INDONESIA: Impunity rules as country marks 62nd Independence Day

Indonesia, which received the second highest number of votes in elections to the United Nations Human Rights Council earlier this year, will celebrate its sixty second Independence Day on August 17, 2007. Given these election results, we could imagine that Indonesia is considered as being a moderate nation which consistently promotes and protects human rights. However, a closer look reveals a different picture, as many serious human rights problems remain in the country.

Corruption is perhaps the biggest issue in the country at present and is a catalyst that worsens many human rights problems. Almost all major national newspapers have regular front-page stories concerning corruption, but such cases only tend to involve medium-rank bureaucrats. High-ranking government officers are in general untouchable by the legal apparatus. In addition, more and more cases of judicial corruption are coming to light. Judicial corruption has contaminated the various institutions, including the police, the prosecutor’s office, as well as lawyers. The strong nexus that exists among these actors reinforces their impunity. In this environment, the killing of judges becomes more likely.

Torture: This practice is considered as being one of the most heinous human rights violations. Despite its ratification of the Convention Against Torture in 1998, Indonesia still has no law that clearly and legally defines or criminalises torture. Consequently, many cases of torture can only at maximum lead to prosecutions for so-called “maltreatment,” which fails to address the gravity or distinct nature of the practice of torture or the all-important role of the State in this grave violation. As a result, those perpetrators that are successfully prosecuted have been handed relatively light sentences that do not match the gravity of their crimes, and victims do not receive appropriate or acceptable reparation.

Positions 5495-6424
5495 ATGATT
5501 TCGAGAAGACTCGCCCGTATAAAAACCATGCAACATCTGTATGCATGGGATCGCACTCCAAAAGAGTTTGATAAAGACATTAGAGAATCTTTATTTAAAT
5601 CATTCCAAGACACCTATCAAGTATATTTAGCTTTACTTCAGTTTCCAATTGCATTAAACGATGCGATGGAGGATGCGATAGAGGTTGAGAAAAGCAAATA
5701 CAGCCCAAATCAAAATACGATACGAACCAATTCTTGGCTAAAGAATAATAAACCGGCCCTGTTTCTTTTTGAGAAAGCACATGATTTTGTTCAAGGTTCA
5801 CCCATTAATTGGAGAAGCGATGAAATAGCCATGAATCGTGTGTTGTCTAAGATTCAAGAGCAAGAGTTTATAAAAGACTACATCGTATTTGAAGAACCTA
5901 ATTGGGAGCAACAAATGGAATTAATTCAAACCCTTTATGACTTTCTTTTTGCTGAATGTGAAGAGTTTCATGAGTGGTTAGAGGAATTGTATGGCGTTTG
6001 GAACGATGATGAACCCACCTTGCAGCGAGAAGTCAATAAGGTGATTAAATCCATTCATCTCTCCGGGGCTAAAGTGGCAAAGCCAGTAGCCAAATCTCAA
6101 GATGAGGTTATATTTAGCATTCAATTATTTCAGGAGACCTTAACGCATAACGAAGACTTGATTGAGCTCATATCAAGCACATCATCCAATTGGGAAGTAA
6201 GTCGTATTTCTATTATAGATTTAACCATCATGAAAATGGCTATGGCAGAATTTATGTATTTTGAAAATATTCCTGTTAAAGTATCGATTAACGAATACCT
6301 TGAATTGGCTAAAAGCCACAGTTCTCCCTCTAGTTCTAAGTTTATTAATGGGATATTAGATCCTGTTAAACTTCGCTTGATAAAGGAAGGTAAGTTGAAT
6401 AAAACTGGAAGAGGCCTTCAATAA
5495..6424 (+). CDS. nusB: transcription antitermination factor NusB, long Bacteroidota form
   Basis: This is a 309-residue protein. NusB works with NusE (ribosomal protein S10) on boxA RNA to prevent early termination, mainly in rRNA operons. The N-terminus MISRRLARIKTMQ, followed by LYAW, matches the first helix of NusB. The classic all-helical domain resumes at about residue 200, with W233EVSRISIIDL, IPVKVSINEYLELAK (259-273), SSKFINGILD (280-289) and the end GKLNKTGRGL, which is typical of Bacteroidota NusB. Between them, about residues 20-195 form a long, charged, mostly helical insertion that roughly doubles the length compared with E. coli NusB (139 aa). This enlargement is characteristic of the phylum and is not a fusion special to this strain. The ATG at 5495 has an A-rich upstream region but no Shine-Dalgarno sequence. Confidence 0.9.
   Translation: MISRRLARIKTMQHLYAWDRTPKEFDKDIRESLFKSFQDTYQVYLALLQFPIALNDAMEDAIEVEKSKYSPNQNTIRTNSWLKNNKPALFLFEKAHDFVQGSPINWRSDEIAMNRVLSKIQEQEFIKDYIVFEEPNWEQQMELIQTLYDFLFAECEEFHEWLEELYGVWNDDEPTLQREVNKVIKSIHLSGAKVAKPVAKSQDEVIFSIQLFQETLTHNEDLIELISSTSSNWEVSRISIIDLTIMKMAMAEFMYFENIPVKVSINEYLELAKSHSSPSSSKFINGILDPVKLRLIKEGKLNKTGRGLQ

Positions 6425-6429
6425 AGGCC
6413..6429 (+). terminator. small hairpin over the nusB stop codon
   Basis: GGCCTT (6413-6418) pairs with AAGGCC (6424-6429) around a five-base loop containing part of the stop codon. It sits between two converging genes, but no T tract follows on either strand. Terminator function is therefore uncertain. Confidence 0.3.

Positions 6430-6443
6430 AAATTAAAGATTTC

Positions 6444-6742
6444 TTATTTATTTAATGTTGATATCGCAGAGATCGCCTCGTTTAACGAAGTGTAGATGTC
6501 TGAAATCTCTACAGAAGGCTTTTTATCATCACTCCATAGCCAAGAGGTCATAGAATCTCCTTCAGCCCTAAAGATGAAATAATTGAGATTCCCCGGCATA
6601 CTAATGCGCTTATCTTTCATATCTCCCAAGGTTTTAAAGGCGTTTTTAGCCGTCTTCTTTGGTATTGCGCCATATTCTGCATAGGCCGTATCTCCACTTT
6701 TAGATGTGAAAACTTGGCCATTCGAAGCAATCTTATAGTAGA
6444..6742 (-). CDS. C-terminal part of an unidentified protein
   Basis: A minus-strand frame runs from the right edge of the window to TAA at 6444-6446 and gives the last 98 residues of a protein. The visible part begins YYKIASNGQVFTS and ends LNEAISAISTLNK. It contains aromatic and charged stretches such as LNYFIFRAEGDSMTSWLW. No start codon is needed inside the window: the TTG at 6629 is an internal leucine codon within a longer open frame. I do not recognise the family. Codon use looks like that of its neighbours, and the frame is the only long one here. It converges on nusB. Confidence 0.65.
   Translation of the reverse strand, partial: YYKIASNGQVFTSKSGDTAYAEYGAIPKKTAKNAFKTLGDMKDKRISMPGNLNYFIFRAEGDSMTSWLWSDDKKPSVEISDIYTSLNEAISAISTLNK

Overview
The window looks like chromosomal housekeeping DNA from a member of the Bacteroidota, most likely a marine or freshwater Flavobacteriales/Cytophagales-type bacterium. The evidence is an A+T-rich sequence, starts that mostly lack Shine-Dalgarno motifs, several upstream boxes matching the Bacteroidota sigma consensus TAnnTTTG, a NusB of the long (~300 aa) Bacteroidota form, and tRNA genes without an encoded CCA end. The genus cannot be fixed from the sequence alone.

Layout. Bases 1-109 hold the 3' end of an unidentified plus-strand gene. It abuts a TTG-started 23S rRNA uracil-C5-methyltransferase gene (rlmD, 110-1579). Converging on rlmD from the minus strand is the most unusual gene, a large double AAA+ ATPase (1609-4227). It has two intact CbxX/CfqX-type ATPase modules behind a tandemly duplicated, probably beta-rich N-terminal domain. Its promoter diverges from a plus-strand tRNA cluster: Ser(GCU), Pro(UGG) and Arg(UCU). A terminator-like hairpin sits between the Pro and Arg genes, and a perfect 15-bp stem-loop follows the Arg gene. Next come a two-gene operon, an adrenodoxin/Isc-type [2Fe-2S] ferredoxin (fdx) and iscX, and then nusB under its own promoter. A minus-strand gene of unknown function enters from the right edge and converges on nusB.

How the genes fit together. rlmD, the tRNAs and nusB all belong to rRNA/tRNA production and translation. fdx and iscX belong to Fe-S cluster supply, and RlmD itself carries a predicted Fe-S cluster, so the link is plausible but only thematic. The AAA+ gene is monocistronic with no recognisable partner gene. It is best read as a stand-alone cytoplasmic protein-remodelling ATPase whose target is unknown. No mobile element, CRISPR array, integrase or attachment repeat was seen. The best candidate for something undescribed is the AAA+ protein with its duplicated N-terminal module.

Gross violations of human rights: Indonesia has also experienced gross violations of human rights that were allegedly committed by the military forces. In infamous cases from Tanjung Priok to Talang Sari, from Trisakti to Semanggi, from 1965 to 1998, gross violations have been committed and the truth about these events, in which vast numbers of Indonesian citizens have been subjected to the most grave human rights abuses, including extra-judicial killings and forced disappearances, remains hidden. In the Tanjung Priok case, there is an effort to reconcile the victims and the perpetrators, although this equates more with an amnesty for the latter than any real justice for the former. No literature on international human rights law recognizes amnesties as being the best way to elucidate such gross violation of human rights. In Talang Sari, in which over 200 villagers were allegedly massacred by the Indonesian Army, the victims are easy to find, but the government is reluctant to identify the perpetrators. In such cases, no-one will be charged with a crime. How then can such violations be dealt with and prevented in future? How can justice be provided to the victims and their families?